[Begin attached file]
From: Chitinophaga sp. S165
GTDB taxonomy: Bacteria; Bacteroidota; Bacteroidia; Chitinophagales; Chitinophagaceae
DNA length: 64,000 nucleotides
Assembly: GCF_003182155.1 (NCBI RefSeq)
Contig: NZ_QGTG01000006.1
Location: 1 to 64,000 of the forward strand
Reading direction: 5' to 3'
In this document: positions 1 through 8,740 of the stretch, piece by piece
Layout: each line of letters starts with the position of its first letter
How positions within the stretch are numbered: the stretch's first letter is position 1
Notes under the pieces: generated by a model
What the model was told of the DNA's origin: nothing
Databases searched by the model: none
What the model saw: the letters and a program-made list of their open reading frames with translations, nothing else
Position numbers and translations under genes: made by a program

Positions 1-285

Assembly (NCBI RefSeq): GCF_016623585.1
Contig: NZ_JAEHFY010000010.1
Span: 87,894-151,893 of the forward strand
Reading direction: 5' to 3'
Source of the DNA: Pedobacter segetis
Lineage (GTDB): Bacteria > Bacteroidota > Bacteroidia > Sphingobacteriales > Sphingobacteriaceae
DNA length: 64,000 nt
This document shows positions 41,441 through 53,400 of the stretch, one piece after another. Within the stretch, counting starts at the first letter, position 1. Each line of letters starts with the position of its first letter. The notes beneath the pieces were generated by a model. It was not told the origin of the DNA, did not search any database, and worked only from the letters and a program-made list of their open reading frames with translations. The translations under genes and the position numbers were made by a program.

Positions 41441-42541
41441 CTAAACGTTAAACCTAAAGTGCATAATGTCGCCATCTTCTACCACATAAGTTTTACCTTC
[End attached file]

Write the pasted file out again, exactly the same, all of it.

From: Chitinophaga sp. S165
GTDB taxonomy: Bacteria; Bacteroidota; Bacteroidia; Chitinophagales; Chitinophagaceae
DNA length: 64,000 nucleotides
Assembly: GCF_003182155.1 (NCBI RefSeq)
Contig: NZ_QGTG01000006.1
Location: 1 to 64,000 of the forward strand
Reading direction: 5' to 3'
In this document: positions 1 through 8,740 of the stretch, piece by piece
Layout: each line of letters starts with the position of its first letter
How positions within the stretch are numbered: the stretch's first letter is position 1
Notes under the pieces: generated by a model
What the model was told of the DNA's origin: nothing
Databases searched by the model: none
What the model saw: the letters and a program-made list of their open reading frames with translations, nothing else
Position numbers and translations under genes: made by a program

Positions 1-285

Assembly (NCBI RefSeq): GCF_016623585.1
Contig: NZ_JAEHFY010000010.1
Span: 87,894-151,893 of the forward strand
Reading direction: 5' to 3'
Source of the DNA: Pedobacter segetis
Lineage (GTDB): Bacteria > Bacteroidota > Bacteroidia > Sphingobacteriales > Sphingobacteriaceae
DNA length: 64,000 nt
This document shows positions 41,441 through 53,400 of the stretch, one piece after another. Within the stretch, counting starts at the first letter, position 1. Each line of letters starts with the position of its first letter. The notes beneath the pieces were generated by a model. It was not told the origin of the DNA, did not search any database, and worked only from the letters and a program-made list of their open reading frames with translations. The translations under genes and the position numbers were made by a program.

Positions 41441-42541
41441 CTAAACGTTAAACCTAAAGTGCATAATGTCGCCATCTTCTACCACATAAGTTTTACCTTC